Somehow we all survived. Thanks for the memories.

      1. Wow, brain kicked in!
        Looking for Mike McConnell. I remember Ken Dong & Al Wong.

        I was so shy in those days. Mainly I stayed in print processing.
        Worked under George Fursten wall. Where are you, Mike?

  5. I worked for Werner Williams for two years when my wife and I first moved to Vancouver from Calgary. In 1972, I went to work for Kurt Gagel at Gagel Photo…interesting times. I left for a couple of years and returned to Gagel’s in 1978. Mortifee Munshaw was sold to a Vancouver investment firm and soon after that they had taken over Gagel Photo as well and moved the lab to the Gagel Photo building near Granville Island. All of the line workers in Gagel Photo were inducted into the Teamsters Union after the sale. Kurt Gagel and Henry Kwok stayed on as managers. I investment firm bought out Williams Photo in the early 80s. We moved the lab to the Williams location on Boundary Road. Lots of drama there because many of the Williams crew hated the union and the company forced a vote among us which the union won. The company was sold a number of times….can’t even remember the number of name changes….most of them analogs of Western Photo….I think it was WestPro Photo when I left around 1990. I was in charge of chemical mixing and shipping and receiving at the time and was the only first aid attendant for the whole lab. The company had hired a Mexican hitman type named Keith G. to run the company (into the ground?). Anyway a few years later it had closed and I think moved to Alberta (Edmonton, King Size?)…union-less (or at least all the accounts moved to Alberta). I believe if the company had stayed with Kurt Gagel and Henry or even Werner’s daughter Bonnie, it might have morphed into a viable family concern in this digital age. I do know Kurt Gagel was remorseful at the outcome of his sale of Gagel Photo.

  6. I worked at Mortifee Munshaw from 1960 to 1963 in Quality Control, with Bob Reed and had friends like Marie and Herman, and Julius. I moved to Trans Canada Films 916 Davie St as head of Quality Control.

    1. I got some slides from that my dad left us that were processed at Mortifee Munshaw in 1960. He was an advanced amateur photographer and I remember helping him process B&W prints.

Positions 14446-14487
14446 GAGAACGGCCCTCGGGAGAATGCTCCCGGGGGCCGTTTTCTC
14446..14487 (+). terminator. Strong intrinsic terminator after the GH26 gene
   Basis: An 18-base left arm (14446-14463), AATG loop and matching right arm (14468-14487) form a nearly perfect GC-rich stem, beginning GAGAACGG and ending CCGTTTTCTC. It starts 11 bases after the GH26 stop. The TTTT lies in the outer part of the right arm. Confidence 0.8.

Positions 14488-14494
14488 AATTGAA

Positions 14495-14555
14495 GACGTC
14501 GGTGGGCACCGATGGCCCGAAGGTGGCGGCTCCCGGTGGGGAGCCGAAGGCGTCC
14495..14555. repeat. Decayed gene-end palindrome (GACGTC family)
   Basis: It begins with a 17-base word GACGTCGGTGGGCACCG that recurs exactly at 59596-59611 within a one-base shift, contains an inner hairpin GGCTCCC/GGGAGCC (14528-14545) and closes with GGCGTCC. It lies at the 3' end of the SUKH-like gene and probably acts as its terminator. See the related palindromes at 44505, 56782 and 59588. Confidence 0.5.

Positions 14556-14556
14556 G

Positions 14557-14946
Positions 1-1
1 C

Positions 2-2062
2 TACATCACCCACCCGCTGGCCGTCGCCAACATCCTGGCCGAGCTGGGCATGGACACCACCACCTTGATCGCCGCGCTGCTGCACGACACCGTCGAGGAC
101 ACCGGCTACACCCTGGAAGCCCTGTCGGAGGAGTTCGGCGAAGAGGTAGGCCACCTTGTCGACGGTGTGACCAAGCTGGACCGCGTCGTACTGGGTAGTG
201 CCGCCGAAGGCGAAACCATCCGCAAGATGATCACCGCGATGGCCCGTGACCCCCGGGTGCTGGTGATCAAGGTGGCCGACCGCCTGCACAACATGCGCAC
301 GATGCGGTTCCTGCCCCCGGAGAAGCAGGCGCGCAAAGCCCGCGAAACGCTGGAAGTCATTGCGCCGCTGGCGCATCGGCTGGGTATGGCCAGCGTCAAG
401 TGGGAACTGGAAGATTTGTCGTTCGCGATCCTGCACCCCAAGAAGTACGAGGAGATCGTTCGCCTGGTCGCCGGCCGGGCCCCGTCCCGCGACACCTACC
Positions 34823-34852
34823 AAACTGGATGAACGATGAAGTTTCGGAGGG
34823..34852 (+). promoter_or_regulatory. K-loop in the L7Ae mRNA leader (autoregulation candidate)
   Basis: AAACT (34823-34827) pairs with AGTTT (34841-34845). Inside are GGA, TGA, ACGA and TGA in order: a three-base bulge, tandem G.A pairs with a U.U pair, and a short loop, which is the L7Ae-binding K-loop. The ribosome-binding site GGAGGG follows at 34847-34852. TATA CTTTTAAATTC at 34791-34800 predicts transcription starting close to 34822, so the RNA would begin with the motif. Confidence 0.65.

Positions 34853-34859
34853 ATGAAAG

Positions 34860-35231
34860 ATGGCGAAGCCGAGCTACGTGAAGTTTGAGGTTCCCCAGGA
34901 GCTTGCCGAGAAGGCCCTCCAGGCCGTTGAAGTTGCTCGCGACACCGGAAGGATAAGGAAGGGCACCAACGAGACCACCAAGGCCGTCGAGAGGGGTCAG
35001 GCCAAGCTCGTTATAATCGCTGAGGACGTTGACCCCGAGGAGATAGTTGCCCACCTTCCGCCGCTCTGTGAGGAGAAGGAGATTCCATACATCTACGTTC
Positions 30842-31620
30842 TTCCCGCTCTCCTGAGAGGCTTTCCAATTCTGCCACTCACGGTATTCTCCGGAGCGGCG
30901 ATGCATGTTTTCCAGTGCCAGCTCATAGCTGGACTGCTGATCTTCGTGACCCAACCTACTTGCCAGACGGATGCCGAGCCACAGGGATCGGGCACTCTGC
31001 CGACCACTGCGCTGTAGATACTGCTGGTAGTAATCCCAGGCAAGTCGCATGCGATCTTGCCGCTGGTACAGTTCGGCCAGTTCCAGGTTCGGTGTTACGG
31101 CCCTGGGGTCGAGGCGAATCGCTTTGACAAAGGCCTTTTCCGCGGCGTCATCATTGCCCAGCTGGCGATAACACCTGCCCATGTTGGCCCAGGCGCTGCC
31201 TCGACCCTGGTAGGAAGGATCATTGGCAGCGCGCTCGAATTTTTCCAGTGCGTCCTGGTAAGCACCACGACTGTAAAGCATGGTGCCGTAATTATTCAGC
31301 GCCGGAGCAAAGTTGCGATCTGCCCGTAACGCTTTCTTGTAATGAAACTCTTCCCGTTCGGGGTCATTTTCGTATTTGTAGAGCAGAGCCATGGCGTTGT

7. I worked at Gagel photo starting in 1972. Kurt Gagel was a great employer.Went threw all the company merges and sales between Mortifee Munshaw and Williams Colour that Ron Davis has previously explained up to 1997 when Keith G.yes ran Western Professional Labs it into the ground.There was many great people and great memories of those 25 years.

  8. My mother Margaret Scott worked there in the early 60’s. I think she would have been a shorthand typist. I’m currently scanning some photos that were taken of her at work. We are having her 90th birthday this weekend. She loved working there. On one of the photographs Wayne is marked. She lives in Ashburton New Zealand now.

  9. I worked there for a few months in 1972 until I took ship to sail to Australia.

    Two things I remember well and still think they were great. One was that the company hired visually impaired folks for the dark room and two that the quality was far superior to anything that has come since. All finished images were checked for quality and if the customer had any colour issues they could bring in a sample of the colour and the photos would be reprinted until they were correct!

    Great service.

    1. I remember when i worked at Gagel photo, they made a vidéo, Grouse mountain, helicopters, promotionel video.
      The link does not work 🙁

  10. Crap, the video has been cut off at 3 mins (it is about 20 mins long). That appears to be the length limit imposed by Flickr. Bummer.

  11. I have a few slides with their markings in front of me right now and took to the internet to find out anything. That my dad is from Burnaby explains it all. Neat.

  12. I was working at MM, in 1964. I met Michael De Courcy at the time. I remember a 16 hour shift on a long weekend. Worked in receiving. After a long weekend there was a massive number of order that we had to sort and process.
    My name was Steve Haywood at the time. (long story on that one)